Understanding how human activities affect natural populations and communities is an important issue in environmental biology. Human impacts such as the release of abiotic stressors commonly co-occur with natural factors such as diseases, yet abiotic stress and wildlife diseases are commonly considered in isolation of each other. This project will investigate the effects of abiotic stress and wildlife diseases in concert. Amphibians offer an ideal system for studying the interaction of abiotic stress and diseases; they are experiencing global population declines and the presence of abiotic stressors and diseases have been implicated as causes. However, these two factors have largely been treated in isolation. This project will test the hypothesis that low concentrations of globally common abiotic stressors make amphibians more susceptible to two disease organisms that are causing tremendous mortality around the world. The objective of this project is to examine the separate and combined impacts of diseases and abiotic stressors on several species of amphibians. This work is transformative because it brings together three typically separate fields of research (physiological ecology, disease ecology, and community ecology) and unites them to tackle a major biological question. The proposed research has clear implications for understanding the role of abiotic stress and diseases in wildlife populations and for concerns about biodiversity in general. As a result, findings from this research have enormous potential implications for conservation and informing the regulation of abiotic stressors worldwide.
The broader impacts are multi-dimensional. The project will train several graduate and undergraduate students at two institutions, including under-represented groups. The benefits to society include new insights into the spread of infectious disease, with a focus on pathogens that are currently associated with worldwide amphibian declines. Hence, the potential impacts for improved amphibian conservation are enormous. The results will be disseminated in journals, conferences, seminars, web pages, and the popular press. The results also will be developed into Teacher Workshops and teaching modules for middle and high school teachers. Collectively, this work promises to have a substantial scientific impact as well as numerous broader impacts on society.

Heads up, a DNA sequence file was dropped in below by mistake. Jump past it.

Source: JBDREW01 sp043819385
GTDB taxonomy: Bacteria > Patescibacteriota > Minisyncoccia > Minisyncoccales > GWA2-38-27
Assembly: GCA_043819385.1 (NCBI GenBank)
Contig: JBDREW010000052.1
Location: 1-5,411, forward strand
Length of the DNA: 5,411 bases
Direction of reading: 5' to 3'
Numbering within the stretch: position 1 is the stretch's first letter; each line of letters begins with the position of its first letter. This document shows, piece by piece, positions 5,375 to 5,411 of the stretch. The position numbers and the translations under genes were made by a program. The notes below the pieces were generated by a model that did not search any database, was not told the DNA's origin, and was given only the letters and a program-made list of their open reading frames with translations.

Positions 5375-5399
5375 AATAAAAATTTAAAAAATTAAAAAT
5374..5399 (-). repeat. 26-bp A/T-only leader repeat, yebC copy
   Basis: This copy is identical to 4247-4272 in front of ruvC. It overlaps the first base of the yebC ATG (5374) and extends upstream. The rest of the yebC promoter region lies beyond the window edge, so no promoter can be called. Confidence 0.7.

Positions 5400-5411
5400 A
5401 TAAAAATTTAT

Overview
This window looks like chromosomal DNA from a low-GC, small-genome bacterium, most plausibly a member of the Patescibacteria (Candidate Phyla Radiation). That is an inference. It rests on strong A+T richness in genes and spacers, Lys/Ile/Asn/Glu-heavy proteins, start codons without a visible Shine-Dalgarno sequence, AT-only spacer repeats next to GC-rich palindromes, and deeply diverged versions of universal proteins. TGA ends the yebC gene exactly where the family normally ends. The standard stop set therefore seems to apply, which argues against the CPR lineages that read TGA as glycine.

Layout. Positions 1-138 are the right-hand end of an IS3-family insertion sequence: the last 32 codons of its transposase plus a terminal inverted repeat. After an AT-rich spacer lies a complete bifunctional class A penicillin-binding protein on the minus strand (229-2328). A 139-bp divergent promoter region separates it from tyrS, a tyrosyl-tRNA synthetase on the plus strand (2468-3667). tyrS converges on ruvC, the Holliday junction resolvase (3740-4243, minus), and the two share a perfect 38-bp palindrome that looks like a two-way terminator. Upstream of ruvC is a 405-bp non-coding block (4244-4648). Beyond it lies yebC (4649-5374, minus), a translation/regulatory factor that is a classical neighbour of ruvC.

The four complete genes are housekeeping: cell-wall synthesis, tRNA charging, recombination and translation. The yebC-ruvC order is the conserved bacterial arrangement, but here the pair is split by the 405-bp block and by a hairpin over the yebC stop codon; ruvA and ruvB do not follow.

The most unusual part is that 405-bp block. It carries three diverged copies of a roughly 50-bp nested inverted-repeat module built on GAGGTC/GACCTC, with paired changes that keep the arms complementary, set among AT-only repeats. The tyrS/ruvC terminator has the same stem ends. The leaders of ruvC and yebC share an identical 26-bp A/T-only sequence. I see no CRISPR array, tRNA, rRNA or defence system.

The goal of this research proposal was to investigate the potential for interactions between pesticides and a globally common disease in amphibians that is causing extinctions of dozens of species around the world. Our approach was to use mixtures of herbicides and insecticides at low, environmentally relevant concentrations at different stages of life in amphibians (e.g., as tadpoles and newly metamorphic frogs) followed by a subsequent exposure to the chytrid fungus. In a series of experiments, we found harmful effects of the pesticide mixtures and the fungus, but we rarely found harmful interactions of the two factors. In addition to this primary goal, we also were able to investigate several other related questions regarding pesticides and aquatic food webs. In the period of this NSF support of our research from 2012-2014, we produced a total of 34 published papers. We also have another 11 publications in review and more than a dozen papers in preparation. This work includes some major discoveries including a pattern of increased pesticide tolerance of amphibians and zooplankton living closer to agricultural fields and the first discovery in vertebrate animals that an exposure to a sublethal concentration of a pesticide can induce higher tolerance to the pesticide (and other pesticides) later in life.